I've recently come to terms with doing this, and have identified a few coping strategies that work for me. These include emailing or texting a friend, no matter how 'loose' or distant they are, loosing myself in music or a good book instead of my daydreams, and 'allowing' myself certain amounts of time to do it in (it's 3pm, I can loose myself until 3.15 and then I have to mop the floor).

Then tackle the rest of your life. I sense that you are unhappy or unfulfilled. Could you have a couple of counselling sessions for that? Is there any way you could take on some sort of flexible work: dog walking, sewing, proof reading? Obv. hard to know without knowing the rest, but you are doing the right thing by just 'being nice' to yourself (I believe it is called self-compassion) and recognising what you can and can't do.

I was pretty relieved to read your post, tbh! flowers

overthehillandroundthemountain Tue 06-Sep-16 15:15:53

PS- Had a quick scan of the link, but I don't think it is particularly helpful. This is not schizophrenia, and more 'healthy' people do this than we realise - just that it is not talked about so much. It is very common in people who have endured abusive childhoods. I would put it in the same bracket as having imaginary friends and having nightmares, being imaginative and creative. It's part of those personality traits.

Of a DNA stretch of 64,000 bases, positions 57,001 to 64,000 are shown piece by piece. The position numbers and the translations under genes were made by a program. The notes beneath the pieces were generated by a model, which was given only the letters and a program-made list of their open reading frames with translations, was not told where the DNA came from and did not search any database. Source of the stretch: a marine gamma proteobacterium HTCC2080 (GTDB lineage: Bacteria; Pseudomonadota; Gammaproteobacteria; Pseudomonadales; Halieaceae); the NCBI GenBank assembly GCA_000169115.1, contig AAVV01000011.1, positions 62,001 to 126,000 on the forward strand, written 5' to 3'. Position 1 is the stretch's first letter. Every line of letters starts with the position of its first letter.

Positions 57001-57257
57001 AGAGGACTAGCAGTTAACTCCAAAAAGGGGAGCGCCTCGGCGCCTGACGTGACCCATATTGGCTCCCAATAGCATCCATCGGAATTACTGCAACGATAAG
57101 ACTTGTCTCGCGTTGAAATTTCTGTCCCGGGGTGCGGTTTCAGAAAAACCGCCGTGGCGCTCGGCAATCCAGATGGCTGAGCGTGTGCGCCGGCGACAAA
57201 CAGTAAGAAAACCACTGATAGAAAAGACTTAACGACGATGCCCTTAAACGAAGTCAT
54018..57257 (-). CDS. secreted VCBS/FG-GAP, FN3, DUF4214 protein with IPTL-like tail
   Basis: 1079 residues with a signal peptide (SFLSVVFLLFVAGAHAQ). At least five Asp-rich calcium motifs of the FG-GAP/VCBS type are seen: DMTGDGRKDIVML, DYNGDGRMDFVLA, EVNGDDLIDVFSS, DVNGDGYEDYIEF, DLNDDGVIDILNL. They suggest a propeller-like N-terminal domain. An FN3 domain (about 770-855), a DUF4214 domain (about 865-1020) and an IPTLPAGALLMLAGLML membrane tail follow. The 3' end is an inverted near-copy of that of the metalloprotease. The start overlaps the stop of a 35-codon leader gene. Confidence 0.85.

overthehillandroundthemountain Tue 06-Sep-16 15:17:51

*loosing myself - OMG cannot believe I wrote that! 'LOSING myself'..
*I can loose myself = I can lose myself.
ARFGH! Stupid phone!

TriniRedVelvet Tue 06-Sep-16 15:35:48

Thank you for your lovely and well thought out reply. I'm relieved I'm not the only one. I totally accepted it in my childhood but, facing my bday next week and realising I still do it has been a bit emotional for me. I feel like I'm ill or some sort of freak. B ut I do think it saved me and serves a purpose.

It was only after googling "pretending I'm someone else" that I came across the article and it is the closest result to what I'm actually experiencing, and it has a name so definitely more common than I thought.

I love listening to music but when I do I start pretending I'm in the studio recording or onstage performing it 🙁

Not sure about dog walking and sewing but proofreading would be interesting. Where and how do I find that kind of job?

I've recently signed up to do audiobooks with Librivox. It's voluntary but I'm a great reader with a nice voice and I'd like to think it's helpful to someone somewhere. I've done my test recordings and passed so just waiting for dd to go back to school tomorrow so I can start.